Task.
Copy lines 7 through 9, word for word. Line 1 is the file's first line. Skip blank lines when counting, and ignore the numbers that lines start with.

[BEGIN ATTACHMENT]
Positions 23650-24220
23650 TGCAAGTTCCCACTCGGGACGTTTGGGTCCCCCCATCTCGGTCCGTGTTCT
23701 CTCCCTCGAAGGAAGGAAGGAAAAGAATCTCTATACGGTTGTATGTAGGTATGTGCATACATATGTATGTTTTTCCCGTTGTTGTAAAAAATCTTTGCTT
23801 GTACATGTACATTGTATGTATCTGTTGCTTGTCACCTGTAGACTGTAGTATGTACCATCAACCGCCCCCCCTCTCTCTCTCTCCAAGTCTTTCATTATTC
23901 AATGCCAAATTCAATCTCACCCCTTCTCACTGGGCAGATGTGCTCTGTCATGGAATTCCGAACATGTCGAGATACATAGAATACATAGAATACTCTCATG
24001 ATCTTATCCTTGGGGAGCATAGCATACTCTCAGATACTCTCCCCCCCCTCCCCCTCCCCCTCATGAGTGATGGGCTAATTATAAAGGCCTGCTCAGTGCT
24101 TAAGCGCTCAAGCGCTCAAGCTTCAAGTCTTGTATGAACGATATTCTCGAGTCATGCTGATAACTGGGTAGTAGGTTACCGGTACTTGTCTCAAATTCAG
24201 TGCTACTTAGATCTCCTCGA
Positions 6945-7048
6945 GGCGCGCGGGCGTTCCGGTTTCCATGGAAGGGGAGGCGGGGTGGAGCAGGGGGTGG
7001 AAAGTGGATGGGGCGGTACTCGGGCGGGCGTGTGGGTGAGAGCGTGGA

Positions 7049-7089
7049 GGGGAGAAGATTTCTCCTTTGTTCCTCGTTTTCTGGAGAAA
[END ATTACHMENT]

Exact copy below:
24101 TAAGCGCTCAAGCGCTCAAGCTTCAAGTCTTGTATGAACGATATTCTCGAGTCATGCTGATAACTGGGTAGTAGGTTACCGGTACTTGTCTCAAATTCAG
24201 TGCTACTTAGATCTCCTCGA
Positions 6945-7048